Remote Possibilities?

Andrew Haveland-Robinson Pg. Dip. MIT
October 1995

 The Internet and the Future

The invisible revolution continues, the Internet is here in a big way, and will change the way we live and work. Those reluctant to change, because they are comfortable the way they are, will find their competitiveness in price, quality, efficiency and time-to-market will nose-dive in relation to those who have learned to embrace the benefits that the “Superhighway” will bring.

Today, we can’t imagine business life without the familiar fax, and tomorrow we won’t be able to imagine business life without E-mail, the World Wide Web, voicemail, videomail, Ecash and yet-to-be-dreamt-of facilities. However, these are likely to require more bandwidth and processing power than can at present be provided to the population. We need more investment in capacity, creativity and affordable access for everyone.

Looking back, the facsimile had a big impact in the business world, because it was easy (the policeman who sent a fax 20 times because the original didn’t disappear still found it easy, even if he didn’t understand it!). Unfortunately, fax paper is expensive, fades and can require photocopying and filing. Its real purpose was to familiarise businesses with technology. While faxes proliferated, the obscure Internet was continuing to expand and waiting for the media to discover it. Prices of large hard disks have plunged, fast modems are cheaper than ever, and the consumer market is opening up to the wealth of information that is out there.

In September 1995 corporate traffic exceeded traditional traffic on the Internet. The Internet is now driven by commerce and companies are falling over themselves trying to get a presence because competitors are doing the same. They can put their brochures and catalogues on-line, performing automatic marketing and selling.

The Web is the fastest growing phenomena on the Internet (over 1% per day) because everyone from infants upwards can use it with 2 minute’s instruction. The unforgiving computer is transformed into a friendly vehicle for discovery.
It embodies and simplifies other protocols, such as E-mail transmission and FTP for browsing and transferring files. Upgrades and driver updates are already easily available from software producers with tiny distribution costs on their part.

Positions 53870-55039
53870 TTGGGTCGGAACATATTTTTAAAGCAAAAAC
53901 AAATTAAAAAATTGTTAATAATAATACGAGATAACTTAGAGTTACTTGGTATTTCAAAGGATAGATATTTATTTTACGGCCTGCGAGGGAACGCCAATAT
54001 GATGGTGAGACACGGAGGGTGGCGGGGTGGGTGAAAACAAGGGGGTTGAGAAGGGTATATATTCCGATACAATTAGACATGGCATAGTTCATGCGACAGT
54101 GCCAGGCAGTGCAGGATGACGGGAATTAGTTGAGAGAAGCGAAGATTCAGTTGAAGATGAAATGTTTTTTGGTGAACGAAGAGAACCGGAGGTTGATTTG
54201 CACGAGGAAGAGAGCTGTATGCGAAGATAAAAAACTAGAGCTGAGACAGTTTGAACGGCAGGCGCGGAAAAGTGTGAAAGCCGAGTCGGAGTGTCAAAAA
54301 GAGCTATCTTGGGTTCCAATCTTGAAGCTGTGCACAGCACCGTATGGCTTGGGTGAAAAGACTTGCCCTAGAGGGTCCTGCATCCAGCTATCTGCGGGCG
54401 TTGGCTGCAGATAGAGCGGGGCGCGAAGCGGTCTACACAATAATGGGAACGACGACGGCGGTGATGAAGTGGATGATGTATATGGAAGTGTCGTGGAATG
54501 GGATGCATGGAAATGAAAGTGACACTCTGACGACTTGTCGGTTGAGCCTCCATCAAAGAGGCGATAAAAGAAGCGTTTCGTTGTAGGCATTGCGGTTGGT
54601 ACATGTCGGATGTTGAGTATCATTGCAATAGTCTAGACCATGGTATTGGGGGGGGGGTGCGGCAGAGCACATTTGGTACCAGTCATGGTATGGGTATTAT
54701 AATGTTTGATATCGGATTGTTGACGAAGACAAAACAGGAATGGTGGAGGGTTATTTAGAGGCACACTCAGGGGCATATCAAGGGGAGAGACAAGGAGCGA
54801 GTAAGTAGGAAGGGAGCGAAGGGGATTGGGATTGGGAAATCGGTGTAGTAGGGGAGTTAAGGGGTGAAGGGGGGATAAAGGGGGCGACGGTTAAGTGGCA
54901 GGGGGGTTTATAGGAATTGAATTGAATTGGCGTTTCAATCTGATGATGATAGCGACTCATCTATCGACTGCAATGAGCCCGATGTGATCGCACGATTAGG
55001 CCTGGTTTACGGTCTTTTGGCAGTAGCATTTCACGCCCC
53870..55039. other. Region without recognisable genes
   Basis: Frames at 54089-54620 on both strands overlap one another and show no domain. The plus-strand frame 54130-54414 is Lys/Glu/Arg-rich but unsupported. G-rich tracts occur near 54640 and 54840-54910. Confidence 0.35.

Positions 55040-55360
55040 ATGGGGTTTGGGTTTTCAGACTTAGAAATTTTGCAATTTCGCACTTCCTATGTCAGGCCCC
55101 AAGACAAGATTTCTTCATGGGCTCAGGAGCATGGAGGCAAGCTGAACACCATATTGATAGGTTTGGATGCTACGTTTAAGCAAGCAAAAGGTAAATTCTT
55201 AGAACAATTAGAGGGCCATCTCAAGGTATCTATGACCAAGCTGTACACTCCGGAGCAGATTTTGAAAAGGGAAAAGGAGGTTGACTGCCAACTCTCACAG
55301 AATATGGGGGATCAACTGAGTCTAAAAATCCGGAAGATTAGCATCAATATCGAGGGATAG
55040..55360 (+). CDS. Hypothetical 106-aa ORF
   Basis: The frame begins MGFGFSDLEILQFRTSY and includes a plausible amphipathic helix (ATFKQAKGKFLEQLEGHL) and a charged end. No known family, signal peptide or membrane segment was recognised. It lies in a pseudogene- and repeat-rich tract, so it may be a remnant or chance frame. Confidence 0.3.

Anyone who uses the Web for the first time cannot help being completely overawed at the immense potential that it offers now. Yet, it is also an infinitesimal fraction of what it yet has to offer even in the near future. For instance, Yellow Pages are now providing Internet access to their databases, and major publishers are providing subscriptions to encyclopaedias, newspapers and magazines.

Getting a Web presence on the Internet is relatively cheap compared to traditional publishing and advertising — first find any site in the world that is already connected, has space to spare and a permanent presence, and design the multimedia information you want your customers to see (design and knowledge are the expensive bits). It can either be a single page with a biography of your cat and a picture of the school you go to, or a fully fledged graphical database of products and services that the customer can pick and choose and pay for with a variety of means. Then give the search databases the Web address and key words and it’ll be instantly available to all those around the world looking for the information you have to offer.

The key to the success of a business having a WWW presence is being listed on as many search databases as possible. Search engines are also important to the success of the WWW itself, making it easier to find information, services and products, rather than relying on luck and detective skills. At last we can search for advertising instead of suffering indiscriminate bombardment.